Display Settings:


Send to:

Choose Destination
See comment in PubMed Commons below
BMC Evol Biol. 2007 Oct 24;7:199.

Chromosomal instability in Afrotheria: fragile sites, evolutionary breakpoints and phylogenetic inference from genome sequence assemblies.

Author information

  • 1Evolutionary Genomics Group, Department of Botany & Zoology, University of Stellenbosch, Private Bag X1, Matieland 7602, South Africa. moreno@ipvgen.unipv.it



Extant placental mammals are divided into four major clades (Laurasiatheria, Supraprimates, Xenarthra and Afrotheria). Given that Afrotheria is generally thought to root the eutherian tree in phylogenetic analysis of large nuclear gene data sets, the study of the organization of the genomes of afrotherian species provides new insights into the dynamics of mammalian chromosomal evolution. Here we test if there are chromosomal bands with a high tendency to break and reorganize in Afrotheria, and by analyzing the expression of aphidicolin-induced common fragile sites in three afrotherian species, whether these are coincidental with recognized evolutionary breakpoints.


We described 29 fragile sites in the aardvark (OAF) genome, 27 in the golden mole (CAS), and 35 in the elephant-shrew (EED) genome. We show that fragile sites are conserved among afrotherian species and these are correlated with evolutionary breakpoints when compared to the human (HSA) genome. Inddition, by computationally scanning the newly released opossum (Monodelphis domestica) and chicken sequence assemblies for use as outgroups to Placentalia, we validate the HSA 3/21/5 chromosomal synteny as a rare genomic change that defines the monophyly of this ancient African clade of mammals. On the other hand, support for HSA 1/19p, which is also thought to underpin Afrotheria, is currently ambiguous.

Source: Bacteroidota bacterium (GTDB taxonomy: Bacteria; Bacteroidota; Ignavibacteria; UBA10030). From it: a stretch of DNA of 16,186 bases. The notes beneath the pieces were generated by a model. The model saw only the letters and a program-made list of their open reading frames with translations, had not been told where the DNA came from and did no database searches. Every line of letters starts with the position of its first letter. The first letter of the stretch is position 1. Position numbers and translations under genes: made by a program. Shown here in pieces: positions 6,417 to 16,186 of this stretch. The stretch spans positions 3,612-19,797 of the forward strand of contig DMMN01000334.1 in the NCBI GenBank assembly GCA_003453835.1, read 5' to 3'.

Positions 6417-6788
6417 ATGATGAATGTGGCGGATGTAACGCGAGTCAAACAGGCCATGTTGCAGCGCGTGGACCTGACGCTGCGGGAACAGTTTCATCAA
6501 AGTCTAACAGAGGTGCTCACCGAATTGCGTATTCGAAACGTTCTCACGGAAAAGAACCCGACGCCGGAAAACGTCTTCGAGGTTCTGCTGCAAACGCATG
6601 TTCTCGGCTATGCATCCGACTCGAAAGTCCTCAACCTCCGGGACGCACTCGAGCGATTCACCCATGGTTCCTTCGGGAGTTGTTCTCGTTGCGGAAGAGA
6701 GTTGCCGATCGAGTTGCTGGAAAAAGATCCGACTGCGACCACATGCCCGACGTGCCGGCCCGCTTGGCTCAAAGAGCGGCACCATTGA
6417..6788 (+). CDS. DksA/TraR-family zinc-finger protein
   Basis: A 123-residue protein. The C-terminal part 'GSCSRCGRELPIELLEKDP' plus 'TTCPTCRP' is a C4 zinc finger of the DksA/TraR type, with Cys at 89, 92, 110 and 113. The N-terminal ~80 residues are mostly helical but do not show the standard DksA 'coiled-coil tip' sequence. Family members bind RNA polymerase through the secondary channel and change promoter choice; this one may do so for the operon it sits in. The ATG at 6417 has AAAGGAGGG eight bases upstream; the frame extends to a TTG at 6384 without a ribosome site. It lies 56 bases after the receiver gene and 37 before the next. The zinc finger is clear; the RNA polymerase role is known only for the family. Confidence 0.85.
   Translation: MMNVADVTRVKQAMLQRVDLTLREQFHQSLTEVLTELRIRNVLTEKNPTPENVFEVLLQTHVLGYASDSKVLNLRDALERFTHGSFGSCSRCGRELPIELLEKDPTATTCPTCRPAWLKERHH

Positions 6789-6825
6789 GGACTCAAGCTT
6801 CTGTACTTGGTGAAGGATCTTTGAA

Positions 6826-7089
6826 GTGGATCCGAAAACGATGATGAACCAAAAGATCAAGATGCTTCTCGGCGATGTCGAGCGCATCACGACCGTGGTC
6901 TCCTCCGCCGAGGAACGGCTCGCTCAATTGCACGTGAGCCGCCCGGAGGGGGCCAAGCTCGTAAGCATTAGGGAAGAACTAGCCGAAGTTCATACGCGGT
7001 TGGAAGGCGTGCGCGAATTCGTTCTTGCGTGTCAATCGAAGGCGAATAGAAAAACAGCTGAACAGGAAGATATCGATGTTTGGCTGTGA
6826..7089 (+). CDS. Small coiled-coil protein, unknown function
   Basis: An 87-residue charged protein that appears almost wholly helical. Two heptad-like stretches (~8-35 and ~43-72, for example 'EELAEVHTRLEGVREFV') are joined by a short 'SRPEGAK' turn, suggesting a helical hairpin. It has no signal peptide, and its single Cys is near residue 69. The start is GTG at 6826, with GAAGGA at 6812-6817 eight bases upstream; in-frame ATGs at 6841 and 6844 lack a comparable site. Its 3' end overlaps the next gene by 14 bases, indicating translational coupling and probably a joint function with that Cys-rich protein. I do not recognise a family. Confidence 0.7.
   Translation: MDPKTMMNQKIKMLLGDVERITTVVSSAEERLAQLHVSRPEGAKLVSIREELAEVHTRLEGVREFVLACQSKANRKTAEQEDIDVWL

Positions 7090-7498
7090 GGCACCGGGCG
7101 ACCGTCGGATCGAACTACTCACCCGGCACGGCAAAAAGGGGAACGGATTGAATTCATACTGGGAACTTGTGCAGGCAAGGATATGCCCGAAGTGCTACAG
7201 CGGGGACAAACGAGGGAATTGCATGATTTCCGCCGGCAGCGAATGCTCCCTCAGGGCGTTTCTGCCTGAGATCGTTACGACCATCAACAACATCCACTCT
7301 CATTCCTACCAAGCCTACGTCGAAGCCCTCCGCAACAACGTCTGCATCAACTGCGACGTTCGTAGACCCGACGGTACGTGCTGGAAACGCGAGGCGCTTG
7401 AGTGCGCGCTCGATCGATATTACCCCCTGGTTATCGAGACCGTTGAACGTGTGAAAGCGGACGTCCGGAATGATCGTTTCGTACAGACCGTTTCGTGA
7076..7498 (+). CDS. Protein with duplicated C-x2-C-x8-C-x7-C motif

We provide evidence that (i) the evolutionary breakpoints that characterise human syntenies detected in the basal Afrotheria correspond at the chromosomal band level with fragile sites, (ii) that HSA 3p/21 was in the amniote ancestor (i.e., common to turtles, lepidosaurs, crocodilians, birds and mammals) and was subsequently disrupted in the lineage leading to marsupials. Its expansion to include HSA 5 in Afrotheria is unique and (iii) that its fragmentation to HSA 3p/21 + HSA 5/21 in elephant and manatee was due to a fission within HSA 21 that is probably shared by all Paenungulata.

[PubMed - indexed for MEDLINE]
Free PMC Article

Images from this publication.See all images (4)Free text

Figure 1
Figure 2
Figure 3
Figure 4
PubMed Commons home

PubMed Commons

How to join PubMed Commons

    Supplemental Content

    Full text links

    Icon for BioMed Central Icon for PubMed Central
    Loading ...
    Write to the Help Desk